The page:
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Ian McColgin
02-29-2016, 07:24 AM
[IMc - Ghanem gently mocks of this "expert" who blames recruitment of Islamic terrorists on women wearing the hijab. Much of the human race is pretty psychotic about sex and on a social basis those frustrations have horrifying manifestations. Central to our moving past that as a race is the liberation of women. Blaming women has no part in that. "Former" Islamic extremist Hamid is simply shirking his responsibility as he looks for a society where women dress more revealingly. The debate among women regarding wearing or not wearing the hijab is a very interesting cultural experience that's considerably more complex than a western man like myself can only support, not judge, as enslaved women find their own ways to freedom.]

Published on Sunday, February 28, 2016, by Foreign Policy In Focus

Some Questions for the ‘Expert’ Who Accused Me of ‘Passive Terrorism’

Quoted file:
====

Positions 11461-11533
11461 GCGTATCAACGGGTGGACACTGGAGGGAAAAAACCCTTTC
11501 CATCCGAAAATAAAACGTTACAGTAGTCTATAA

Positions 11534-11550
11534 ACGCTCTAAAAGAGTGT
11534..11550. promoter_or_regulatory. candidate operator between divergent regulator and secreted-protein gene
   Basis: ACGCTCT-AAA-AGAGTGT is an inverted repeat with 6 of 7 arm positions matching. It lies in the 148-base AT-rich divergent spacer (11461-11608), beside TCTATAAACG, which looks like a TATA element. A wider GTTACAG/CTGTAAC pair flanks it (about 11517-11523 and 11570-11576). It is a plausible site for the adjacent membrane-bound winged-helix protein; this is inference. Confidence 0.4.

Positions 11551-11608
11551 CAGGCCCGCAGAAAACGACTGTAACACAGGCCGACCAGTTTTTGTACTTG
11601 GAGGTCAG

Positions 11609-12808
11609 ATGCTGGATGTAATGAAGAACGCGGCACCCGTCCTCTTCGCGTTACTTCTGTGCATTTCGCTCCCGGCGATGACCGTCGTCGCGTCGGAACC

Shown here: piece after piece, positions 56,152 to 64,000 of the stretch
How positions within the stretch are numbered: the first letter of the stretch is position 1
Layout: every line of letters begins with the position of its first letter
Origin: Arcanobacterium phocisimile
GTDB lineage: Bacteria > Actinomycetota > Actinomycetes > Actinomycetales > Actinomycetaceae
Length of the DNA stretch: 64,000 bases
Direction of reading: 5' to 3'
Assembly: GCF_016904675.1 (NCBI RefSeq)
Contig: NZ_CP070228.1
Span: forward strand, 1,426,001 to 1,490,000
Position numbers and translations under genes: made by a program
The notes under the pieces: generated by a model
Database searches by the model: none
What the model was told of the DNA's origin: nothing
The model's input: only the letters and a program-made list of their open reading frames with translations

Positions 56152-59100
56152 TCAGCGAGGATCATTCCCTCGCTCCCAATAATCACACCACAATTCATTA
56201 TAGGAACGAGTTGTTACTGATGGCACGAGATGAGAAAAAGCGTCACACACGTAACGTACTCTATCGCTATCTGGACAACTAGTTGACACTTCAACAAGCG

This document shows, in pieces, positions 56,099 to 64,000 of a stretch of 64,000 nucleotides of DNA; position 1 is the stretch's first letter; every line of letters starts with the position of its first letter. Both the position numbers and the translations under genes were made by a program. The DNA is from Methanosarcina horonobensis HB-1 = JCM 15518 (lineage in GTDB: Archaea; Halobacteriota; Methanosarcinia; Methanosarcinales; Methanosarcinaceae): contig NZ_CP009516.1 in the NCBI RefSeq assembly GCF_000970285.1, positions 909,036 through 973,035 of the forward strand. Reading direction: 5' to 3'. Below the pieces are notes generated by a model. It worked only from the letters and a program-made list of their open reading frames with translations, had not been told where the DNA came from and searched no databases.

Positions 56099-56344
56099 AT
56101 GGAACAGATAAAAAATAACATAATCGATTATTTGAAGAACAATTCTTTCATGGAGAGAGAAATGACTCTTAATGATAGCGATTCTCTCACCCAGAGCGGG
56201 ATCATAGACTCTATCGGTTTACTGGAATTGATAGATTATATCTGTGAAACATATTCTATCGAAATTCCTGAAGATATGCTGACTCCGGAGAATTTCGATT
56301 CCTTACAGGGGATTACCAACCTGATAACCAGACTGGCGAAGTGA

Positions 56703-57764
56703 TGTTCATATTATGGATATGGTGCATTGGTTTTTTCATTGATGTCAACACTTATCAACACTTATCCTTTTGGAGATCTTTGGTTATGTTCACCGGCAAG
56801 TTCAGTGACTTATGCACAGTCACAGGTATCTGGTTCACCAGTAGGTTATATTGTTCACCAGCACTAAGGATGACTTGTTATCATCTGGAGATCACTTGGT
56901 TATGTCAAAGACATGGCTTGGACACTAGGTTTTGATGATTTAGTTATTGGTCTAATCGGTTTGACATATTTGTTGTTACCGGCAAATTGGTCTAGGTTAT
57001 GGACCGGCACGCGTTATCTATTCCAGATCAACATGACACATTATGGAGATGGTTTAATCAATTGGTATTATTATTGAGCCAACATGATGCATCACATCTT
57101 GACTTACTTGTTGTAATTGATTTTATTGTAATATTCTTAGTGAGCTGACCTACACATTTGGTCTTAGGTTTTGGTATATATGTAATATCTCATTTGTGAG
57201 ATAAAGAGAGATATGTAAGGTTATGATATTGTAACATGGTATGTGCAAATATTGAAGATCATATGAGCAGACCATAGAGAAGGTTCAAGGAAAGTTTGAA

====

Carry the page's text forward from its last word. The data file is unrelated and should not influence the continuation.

The U.S. military apparently thinks Muslim women’s clothing choices — rather than, say, drone strikes — are a driver of terrorism.

by Domenica Ghanem

"I find it a little hard to believe that if I stop wearing my hijab on Eid, those men who have seen their homes destroyed, weddings bombed, and refugee children drowned as a result of U.S. militarism will feel less inclined to return the favor."

Misogynists have spun the old trope that what women wear is somehow the cause of what men do time and time again. But thanks to the Air Force, Muslim women are now getting a disturbingly refreshing take on the subject.